Each passing year offers up an opportunity to tally how far Office 365 has come as a platform, and look forward to the next year to see how it may continue to improve. For reference, here are a just few features that were released in 2016:
- New updated admin center and homepage
- Usage reporting for SharePoint, OneDrive and Exchange
- Kanban style project management with Planner
- New site-building options and mobile apps for SharePoint
- Compliance Center for Office 365
And as can be revealed by Microsoft’s roadmap for Office 365, there is plenty more in store for 2017. In this post, we’ll be covering just a few of the biggest changes users and admins can look forward to in the new year.
Skype for Business
While 2016 saw the release of Skype for Business on Mac, all users can expect quite a few changes to come to the platform early in 2017. Most notable will be the addition of call waiting and auto-attendant features which we detailed in an earlier blog post.
With the addition of these features, Skype for Business is likely to become a more viable option for larger companies with multiple departments.
Furthering the capabilities of Skype for Business will be the inclusion of real-time transcription features for meetings. With advanced text-to-speech technologies embedded into the service, organizers will be able to offer greater accessibility to their attendees during meetings. For those who cannot make it to a meeting, on the other hand, organizers can provide full transcripts after meetings to keep everyone filled
From a marketing perspective, transcripts of a webinar will make it easier for content to be recycled into various useful media, such as infographics or blogs.
Advanced Data Governance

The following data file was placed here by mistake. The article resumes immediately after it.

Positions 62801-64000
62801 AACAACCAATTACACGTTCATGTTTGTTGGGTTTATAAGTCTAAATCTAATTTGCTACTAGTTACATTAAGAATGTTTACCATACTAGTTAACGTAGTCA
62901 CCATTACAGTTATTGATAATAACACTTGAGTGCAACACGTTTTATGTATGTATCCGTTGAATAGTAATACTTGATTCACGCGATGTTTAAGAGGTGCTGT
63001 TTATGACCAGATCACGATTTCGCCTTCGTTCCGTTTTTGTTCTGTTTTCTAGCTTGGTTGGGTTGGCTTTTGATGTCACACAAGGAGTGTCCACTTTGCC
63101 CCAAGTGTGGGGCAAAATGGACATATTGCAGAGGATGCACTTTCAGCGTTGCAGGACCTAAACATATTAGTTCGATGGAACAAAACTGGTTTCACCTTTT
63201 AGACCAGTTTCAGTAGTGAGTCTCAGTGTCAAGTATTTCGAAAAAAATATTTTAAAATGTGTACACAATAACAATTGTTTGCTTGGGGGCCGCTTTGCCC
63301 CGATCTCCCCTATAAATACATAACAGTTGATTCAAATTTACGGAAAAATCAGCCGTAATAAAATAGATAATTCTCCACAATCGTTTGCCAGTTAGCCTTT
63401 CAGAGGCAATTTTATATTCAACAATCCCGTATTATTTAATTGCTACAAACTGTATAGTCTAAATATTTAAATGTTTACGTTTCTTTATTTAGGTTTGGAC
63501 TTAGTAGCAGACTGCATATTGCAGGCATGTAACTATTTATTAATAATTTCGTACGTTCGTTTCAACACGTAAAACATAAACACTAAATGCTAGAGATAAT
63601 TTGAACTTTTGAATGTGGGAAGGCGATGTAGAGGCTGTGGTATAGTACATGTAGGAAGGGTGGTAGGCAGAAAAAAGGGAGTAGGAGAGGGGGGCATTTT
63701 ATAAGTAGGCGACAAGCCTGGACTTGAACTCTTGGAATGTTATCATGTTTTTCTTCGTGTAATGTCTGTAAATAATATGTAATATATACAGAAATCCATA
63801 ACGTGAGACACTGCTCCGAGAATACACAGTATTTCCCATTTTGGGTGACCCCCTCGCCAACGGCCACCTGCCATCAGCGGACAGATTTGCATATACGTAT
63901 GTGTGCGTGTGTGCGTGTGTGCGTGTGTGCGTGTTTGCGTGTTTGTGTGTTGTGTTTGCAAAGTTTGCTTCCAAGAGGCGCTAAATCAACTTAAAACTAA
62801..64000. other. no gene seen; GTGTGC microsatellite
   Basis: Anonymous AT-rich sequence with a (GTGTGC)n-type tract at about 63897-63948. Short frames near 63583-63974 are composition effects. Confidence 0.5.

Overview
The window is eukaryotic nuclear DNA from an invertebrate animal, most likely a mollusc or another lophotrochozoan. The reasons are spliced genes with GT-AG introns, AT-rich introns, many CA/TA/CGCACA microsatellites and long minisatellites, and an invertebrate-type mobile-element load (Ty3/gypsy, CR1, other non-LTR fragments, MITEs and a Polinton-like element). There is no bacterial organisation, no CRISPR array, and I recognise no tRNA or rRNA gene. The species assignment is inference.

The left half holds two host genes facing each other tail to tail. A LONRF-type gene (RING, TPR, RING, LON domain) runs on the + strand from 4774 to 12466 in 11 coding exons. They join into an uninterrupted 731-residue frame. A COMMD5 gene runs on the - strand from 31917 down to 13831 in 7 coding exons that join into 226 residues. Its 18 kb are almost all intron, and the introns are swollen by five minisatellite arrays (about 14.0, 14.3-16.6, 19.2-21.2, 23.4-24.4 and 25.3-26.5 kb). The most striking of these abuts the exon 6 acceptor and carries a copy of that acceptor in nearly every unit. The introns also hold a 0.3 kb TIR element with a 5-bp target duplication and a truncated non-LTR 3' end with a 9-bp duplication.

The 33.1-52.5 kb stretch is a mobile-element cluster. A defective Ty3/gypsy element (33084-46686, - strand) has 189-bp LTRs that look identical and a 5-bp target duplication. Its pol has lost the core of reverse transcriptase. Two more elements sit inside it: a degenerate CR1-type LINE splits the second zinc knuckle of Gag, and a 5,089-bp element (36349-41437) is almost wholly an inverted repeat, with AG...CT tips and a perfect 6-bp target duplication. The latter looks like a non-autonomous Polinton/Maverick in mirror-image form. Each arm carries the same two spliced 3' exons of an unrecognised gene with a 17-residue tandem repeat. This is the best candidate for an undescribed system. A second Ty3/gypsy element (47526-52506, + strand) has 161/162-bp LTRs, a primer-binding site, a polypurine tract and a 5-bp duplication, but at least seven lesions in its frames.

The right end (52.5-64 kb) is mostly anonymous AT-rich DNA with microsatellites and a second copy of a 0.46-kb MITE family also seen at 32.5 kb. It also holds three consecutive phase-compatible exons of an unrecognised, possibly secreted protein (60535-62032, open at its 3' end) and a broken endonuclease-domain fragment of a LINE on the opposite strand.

This year we can also expect to see Microsoft leverage its Delve Analytics platform further, bringing new machine learning capabilities into its compliance services. To make the jobs of administrators easier, the Office 365 will soon be able to self-identify important content that must be saved and secured, while deleting redundant and obsolete data automatically.
Unified Data Loss Prevention Services
Data Loss Prevention (DLP) services for email have been an important tool for businesses to control what data is permitted to leave their organization since its release in 2013. With this tool, administrators could create policies that flag emails containing social security or credit card numbers. And last year, Microsoft rolled out the same features for OneDrive and SharePoint, allowing admins to prevent specific documents from being shared containing similar data.
However, this resulted in two disparate parts within Office 365 that carried out the same purpose, complicating the compliance efforts of some administrators. This year, the DLP functions of Office 365 will be consolidated into a single portal for applying global policies that enforce data control. Though small, this change will simplify the jobs of administrators and make it easier to maintain compliance.
In 2017 Microsoft will also be making an effort to improve the way SharePoint sites can be built and managed to allow businesses to do more on the platform more easily. The current tool for designing sites, SharePoint Designer, was last updated in 2013 and is primarily focused towards server-side development. As such, the program has not been an adequate tool for keeping pace with the rapid pace of SharePoint Online’s development.
This coming year has great potential to improve Office 365’s ability to make the jobs of administrators and compliance officers easier, while bringing in new capability for the platform as a whole to do more for its users. These above features, however, are just what has been announced already. There are still a number of important Microsoft showcases coming up, such as Microsoft Inspire and Microsoft Ignite. Knowing them, they’re sure to have a few tricks up their sleeves.